Morningness bathes you. Grandfather’s
Arms rise skywards. The newspaper-man
hurls elastic-clasped, rolled-up
headlines into the porch. Mother
lights the stove to wake up milk.
Ahir Bhairav takes you to a place
so empty, it’s full. The absolute centre
of nothingness. The beginning of
all beginnings. A lighthole.
In a slowly-igniting corner of your mind,
your guru’s saintly beard unspools.
You can hear him talking about the sadhu
who devoted his life to the service of Bhairav,
the primordial sound. Your guru’s smile is
a cryptic message now.
Vilayat and Imrat lead you with strings.
Unscratched morning flows into
a cowshed. The uniraga sadhu still
befuddles, but with Ahir Bhairav, you
partake in a fraction of his madness, his
self-absorbed samadhi in the lighthole.
The school girl dreams. One day she’ll tune
her voice to the throat of the songbird
whose call mocks the cage of age.
FISH OUT OF WATER
Water was the first traitor she came
To know. It didn’t drown her.
Seasoned traitors seldom do that.
She was the river’s sibling-child, knew
its mood swings, joaar and bhata
like she did her night terrors, throat-clasping.
Easy to forget once the grip loosened.
When father spread his net over
its body, the river heaved through
the mesh, packing fish into its giant
mouth. She should have known then
What it is to be thrown onto dry
Ground. Gasp. Wriggle. Writhe. Succumb.
Forget that water ever nestled your breath.
The river’s betrayal came not in abandoning her.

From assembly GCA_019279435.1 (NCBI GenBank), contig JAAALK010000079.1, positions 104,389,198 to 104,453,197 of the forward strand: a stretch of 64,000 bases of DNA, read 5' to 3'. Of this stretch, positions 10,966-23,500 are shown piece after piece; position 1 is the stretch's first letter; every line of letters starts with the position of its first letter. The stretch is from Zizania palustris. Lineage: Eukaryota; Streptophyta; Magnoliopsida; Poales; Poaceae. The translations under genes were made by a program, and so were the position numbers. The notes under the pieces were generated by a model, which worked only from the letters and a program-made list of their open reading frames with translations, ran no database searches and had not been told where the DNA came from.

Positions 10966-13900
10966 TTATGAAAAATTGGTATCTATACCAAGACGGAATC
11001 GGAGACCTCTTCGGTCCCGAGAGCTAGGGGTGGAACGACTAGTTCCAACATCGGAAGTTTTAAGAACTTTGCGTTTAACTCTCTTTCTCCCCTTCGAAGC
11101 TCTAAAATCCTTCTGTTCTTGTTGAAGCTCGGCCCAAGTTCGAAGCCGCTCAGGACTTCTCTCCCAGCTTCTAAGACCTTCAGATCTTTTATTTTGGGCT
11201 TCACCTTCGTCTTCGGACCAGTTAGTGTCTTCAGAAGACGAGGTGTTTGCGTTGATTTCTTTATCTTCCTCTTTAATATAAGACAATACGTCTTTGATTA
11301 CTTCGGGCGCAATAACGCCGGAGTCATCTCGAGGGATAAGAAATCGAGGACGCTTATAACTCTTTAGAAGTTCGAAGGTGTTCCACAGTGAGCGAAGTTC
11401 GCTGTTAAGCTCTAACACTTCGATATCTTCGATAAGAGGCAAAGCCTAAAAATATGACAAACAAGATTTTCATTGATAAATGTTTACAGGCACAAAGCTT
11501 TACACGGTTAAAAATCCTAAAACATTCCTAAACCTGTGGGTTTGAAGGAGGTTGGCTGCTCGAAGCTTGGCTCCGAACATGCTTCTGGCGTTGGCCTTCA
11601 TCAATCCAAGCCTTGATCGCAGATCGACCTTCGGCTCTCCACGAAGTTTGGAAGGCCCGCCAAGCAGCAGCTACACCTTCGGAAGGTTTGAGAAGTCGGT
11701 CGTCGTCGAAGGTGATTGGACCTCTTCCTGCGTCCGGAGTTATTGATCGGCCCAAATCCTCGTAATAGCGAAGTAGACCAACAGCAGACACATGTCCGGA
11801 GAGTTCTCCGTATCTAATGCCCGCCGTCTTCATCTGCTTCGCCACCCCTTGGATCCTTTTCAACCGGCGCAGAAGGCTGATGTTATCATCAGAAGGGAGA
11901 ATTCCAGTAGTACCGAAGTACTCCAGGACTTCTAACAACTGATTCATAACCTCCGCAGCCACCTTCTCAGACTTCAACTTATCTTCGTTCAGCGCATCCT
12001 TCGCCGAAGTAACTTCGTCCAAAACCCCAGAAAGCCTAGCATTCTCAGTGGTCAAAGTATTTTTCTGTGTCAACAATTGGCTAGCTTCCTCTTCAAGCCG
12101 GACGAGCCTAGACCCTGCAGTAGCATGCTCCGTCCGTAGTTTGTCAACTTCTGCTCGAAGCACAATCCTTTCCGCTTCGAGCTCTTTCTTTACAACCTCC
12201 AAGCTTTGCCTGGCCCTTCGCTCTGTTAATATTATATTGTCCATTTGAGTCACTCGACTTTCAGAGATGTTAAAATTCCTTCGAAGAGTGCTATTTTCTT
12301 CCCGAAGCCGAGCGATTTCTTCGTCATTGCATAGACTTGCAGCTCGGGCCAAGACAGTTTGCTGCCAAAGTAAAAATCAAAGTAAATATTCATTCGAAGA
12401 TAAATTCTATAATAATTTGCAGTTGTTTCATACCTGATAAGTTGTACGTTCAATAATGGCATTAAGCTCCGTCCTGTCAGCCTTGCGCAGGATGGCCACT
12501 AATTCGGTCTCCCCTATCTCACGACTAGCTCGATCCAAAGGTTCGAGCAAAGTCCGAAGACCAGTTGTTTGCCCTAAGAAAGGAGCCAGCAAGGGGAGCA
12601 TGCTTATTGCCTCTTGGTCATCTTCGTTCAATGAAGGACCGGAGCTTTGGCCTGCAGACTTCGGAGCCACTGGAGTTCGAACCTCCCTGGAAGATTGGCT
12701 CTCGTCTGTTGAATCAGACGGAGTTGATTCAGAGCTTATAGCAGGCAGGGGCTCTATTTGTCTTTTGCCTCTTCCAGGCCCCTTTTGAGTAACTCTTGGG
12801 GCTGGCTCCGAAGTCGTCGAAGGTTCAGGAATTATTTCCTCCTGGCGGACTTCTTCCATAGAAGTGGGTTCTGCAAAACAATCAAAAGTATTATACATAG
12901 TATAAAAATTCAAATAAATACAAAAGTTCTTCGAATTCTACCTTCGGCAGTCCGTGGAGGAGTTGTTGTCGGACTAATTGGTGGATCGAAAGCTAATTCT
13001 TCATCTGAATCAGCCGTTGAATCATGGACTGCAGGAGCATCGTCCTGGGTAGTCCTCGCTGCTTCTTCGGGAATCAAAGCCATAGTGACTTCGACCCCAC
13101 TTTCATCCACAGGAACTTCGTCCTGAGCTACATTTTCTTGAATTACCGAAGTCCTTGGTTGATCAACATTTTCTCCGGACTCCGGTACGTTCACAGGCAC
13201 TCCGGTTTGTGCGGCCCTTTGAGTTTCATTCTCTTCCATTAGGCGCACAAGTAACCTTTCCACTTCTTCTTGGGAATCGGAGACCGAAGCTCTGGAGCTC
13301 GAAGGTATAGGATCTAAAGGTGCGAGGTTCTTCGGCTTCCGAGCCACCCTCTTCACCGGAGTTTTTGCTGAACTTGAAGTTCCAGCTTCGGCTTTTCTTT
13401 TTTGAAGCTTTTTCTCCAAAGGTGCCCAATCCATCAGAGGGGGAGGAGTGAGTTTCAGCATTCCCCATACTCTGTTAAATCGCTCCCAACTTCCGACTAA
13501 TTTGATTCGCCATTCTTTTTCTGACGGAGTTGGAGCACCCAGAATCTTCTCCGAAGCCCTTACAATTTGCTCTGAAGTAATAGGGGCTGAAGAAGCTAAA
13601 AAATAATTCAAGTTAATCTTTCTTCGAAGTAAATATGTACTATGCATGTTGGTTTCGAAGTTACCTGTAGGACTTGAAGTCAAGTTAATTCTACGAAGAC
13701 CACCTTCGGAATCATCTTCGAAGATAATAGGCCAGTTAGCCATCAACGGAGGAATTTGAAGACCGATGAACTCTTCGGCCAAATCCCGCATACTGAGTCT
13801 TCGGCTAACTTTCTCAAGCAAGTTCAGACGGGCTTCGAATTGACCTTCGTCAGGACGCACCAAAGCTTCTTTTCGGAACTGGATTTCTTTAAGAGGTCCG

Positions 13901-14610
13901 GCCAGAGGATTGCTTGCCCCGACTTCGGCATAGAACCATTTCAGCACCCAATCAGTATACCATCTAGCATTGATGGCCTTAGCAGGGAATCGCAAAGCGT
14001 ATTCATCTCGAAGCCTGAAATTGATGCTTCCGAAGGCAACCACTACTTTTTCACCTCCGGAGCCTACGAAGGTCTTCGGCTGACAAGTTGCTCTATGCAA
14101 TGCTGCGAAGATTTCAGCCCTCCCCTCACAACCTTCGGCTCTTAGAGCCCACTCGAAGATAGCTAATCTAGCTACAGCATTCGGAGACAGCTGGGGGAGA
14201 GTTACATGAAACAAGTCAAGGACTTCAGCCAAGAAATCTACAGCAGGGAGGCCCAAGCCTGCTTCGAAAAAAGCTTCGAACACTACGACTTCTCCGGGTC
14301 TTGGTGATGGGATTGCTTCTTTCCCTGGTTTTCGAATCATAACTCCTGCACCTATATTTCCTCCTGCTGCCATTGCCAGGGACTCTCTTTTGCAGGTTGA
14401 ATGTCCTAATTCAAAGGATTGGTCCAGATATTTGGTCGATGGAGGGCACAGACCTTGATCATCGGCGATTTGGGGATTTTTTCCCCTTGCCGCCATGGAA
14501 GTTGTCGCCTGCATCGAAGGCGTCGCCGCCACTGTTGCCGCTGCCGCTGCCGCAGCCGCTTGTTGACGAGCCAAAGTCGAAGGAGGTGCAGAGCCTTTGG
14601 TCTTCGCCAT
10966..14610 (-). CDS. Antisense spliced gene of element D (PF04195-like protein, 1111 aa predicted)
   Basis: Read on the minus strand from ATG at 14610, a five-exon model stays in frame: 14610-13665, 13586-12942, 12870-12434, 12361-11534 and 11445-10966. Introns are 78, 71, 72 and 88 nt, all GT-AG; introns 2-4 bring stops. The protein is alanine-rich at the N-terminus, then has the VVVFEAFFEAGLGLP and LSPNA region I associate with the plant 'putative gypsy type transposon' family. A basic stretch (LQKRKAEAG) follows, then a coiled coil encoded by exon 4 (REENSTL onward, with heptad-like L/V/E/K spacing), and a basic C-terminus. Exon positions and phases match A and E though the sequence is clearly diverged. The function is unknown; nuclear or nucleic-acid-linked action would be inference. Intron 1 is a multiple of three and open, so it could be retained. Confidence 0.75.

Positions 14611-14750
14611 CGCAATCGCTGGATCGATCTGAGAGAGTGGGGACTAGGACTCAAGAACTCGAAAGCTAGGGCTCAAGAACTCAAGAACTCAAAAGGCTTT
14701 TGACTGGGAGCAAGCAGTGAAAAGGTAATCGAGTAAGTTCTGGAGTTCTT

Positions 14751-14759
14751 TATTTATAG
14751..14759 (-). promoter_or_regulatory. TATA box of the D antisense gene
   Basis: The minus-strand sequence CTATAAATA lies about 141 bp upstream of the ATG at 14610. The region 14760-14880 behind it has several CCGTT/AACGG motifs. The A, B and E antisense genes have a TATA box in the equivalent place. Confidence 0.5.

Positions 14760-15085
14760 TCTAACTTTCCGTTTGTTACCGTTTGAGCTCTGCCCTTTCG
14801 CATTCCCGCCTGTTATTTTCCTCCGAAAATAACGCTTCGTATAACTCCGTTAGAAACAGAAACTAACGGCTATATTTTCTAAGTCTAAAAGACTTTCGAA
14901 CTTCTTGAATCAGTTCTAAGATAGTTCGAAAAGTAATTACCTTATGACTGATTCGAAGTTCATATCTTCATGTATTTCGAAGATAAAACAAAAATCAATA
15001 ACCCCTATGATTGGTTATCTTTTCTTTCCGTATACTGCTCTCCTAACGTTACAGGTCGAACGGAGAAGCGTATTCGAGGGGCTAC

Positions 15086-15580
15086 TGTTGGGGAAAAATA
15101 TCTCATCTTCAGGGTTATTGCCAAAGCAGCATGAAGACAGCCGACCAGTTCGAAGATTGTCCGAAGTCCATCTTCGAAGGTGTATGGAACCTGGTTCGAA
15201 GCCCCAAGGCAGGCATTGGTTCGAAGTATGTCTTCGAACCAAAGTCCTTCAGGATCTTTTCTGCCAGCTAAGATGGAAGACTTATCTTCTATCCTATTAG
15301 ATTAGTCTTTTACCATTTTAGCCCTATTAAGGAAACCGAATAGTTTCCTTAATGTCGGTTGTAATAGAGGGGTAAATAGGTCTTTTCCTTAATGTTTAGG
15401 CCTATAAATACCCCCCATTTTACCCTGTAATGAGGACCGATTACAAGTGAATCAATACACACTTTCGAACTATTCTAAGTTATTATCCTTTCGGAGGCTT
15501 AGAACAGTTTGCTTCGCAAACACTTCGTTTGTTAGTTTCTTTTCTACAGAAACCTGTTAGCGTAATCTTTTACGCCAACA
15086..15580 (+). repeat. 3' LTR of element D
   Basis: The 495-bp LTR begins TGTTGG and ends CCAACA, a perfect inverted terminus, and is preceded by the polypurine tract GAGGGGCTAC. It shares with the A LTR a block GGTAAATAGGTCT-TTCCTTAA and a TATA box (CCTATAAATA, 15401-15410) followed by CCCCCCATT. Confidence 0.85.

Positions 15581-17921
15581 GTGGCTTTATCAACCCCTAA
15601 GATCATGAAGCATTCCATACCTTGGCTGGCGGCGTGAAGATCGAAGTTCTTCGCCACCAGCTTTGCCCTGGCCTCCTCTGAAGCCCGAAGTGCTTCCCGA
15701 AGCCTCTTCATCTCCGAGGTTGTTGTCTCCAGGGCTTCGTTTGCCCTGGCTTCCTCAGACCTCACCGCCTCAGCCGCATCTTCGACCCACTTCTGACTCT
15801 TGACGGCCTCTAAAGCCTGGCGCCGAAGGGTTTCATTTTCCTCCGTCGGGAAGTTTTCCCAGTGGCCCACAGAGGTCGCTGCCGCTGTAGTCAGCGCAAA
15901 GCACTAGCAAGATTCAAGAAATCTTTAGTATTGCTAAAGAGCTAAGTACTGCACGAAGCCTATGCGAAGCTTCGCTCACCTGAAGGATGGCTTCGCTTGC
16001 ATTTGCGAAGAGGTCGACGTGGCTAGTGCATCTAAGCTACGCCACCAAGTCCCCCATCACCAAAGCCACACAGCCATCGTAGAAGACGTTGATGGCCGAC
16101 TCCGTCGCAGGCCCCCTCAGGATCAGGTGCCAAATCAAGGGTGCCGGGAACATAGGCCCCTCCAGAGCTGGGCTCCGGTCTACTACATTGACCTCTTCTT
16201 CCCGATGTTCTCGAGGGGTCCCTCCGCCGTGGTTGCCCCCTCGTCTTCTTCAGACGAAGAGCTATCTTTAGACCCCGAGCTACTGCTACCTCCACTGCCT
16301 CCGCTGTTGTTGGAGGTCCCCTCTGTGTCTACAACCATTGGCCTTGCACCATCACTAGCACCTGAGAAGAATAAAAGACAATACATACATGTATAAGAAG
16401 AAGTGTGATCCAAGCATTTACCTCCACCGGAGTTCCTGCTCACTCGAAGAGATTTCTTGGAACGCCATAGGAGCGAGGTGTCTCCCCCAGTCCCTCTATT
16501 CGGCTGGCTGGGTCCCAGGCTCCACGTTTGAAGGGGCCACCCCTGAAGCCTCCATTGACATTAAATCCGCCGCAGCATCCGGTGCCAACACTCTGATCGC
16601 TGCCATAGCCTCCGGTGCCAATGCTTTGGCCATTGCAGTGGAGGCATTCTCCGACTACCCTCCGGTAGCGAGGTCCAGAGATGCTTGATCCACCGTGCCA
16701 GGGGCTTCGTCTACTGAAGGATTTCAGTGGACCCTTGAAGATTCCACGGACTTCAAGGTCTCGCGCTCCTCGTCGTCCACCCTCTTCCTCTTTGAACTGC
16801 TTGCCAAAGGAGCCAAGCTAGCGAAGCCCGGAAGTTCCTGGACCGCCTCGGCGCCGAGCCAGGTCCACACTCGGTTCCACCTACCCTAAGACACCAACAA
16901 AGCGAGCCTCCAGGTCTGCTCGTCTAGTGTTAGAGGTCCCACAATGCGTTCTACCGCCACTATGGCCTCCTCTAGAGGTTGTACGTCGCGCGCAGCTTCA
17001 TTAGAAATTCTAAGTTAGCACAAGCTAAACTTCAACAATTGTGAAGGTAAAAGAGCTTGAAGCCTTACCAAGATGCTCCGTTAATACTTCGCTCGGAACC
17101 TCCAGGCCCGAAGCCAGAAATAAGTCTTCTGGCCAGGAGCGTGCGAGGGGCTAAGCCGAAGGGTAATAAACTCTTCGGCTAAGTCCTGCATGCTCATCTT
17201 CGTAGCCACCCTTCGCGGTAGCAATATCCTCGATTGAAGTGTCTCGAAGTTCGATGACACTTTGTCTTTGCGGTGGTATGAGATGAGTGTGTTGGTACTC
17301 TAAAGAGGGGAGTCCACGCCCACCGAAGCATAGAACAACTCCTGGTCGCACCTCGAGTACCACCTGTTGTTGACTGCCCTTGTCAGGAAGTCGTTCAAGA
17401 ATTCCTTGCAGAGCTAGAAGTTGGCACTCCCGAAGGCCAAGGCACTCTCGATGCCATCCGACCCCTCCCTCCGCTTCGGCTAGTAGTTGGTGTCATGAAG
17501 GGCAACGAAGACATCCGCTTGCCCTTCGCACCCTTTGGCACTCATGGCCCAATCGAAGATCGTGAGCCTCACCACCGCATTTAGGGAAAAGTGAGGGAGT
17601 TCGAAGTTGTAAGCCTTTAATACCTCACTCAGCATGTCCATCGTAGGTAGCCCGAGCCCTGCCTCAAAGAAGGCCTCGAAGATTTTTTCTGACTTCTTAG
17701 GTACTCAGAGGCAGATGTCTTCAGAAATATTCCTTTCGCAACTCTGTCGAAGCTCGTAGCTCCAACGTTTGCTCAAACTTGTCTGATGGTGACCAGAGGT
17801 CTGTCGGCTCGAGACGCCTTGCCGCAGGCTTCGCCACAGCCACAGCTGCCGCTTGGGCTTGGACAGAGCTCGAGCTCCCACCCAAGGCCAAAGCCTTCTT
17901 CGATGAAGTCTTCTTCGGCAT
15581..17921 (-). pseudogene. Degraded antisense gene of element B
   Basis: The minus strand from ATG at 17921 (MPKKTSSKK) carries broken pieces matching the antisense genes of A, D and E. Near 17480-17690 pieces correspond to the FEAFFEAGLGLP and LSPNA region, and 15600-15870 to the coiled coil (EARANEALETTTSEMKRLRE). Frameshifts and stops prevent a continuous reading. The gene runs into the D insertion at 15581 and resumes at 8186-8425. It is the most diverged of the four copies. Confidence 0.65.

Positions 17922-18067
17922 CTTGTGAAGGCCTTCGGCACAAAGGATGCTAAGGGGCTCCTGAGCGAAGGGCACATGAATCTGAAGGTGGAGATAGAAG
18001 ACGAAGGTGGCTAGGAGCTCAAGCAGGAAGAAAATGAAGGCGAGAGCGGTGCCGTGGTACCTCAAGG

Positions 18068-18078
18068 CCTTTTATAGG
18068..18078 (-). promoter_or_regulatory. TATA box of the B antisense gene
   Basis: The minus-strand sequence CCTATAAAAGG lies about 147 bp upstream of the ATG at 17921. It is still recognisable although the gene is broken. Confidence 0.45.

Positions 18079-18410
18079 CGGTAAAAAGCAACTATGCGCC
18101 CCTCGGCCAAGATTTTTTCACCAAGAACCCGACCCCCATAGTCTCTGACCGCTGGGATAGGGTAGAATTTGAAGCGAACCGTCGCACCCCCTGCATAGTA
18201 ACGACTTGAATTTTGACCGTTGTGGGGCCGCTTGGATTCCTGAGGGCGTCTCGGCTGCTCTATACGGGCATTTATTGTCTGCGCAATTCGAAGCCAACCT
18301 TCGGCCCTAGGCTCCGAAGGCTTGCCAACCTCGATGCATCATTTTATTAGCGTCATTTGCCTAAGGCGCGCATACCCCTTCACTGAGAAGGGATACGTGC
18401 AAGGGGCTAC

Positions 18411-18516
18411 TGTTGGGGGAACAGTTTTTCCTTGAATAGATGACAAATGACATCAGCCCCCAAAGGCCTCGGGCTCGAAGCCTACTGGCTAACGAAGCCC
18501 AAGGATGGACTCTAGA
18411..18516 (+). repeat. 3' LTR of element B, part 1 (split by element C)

It did when it became a concrete mesh,
And she, a fish in the city’s sewage tank.
A long-dead poet brings home truths to the work desk.
Mid-day ennui seeks lunch break and a walk in the park.
Between flesh and flight, the girl chooses to ride the breeze
Like kebab smoke trailing the gallies of purani Delhi. Careless, footloose.
Another dead poet dreams of a new day on earth, a more womanly day.
Old wounds find new ways of festering. Congealed blood rejects washing.
Rain harnesses in megapixels tears that no longer wet hearts.
Riding a bus had become foreign to me. As foreign as waking up to noiseless mornings that could put nights to shame with their stark absence of light. Since migrating to Canada seven years ago, I had let myself happily slide into the snug comfort of a personal car to get around.
One winter morning, that ceased to be the case.
In the middle of December 2017, I found myself waiting for a public bus on a steel-grey dawn with mountains of stiff white snow all around me. A change in the work life of my husband, with whom I used to share a car to get to the workplace, had just shaken up my daily commute. This meant a not-so-minor adjustment, coming as it did during the country’s unforgiving, bordering on dangerous, winter. The bus stop nearest to our house was a good 8-minute walk, not the best idea in a period visited by frequent and violent snow squalls. The next best alternative was to leave early in the morning, an hour and a half before my usual schedule, so that my husband could give me a lift to the bus stop — the first of the two I needed to wait at — before proceeding to his place of work in a different city.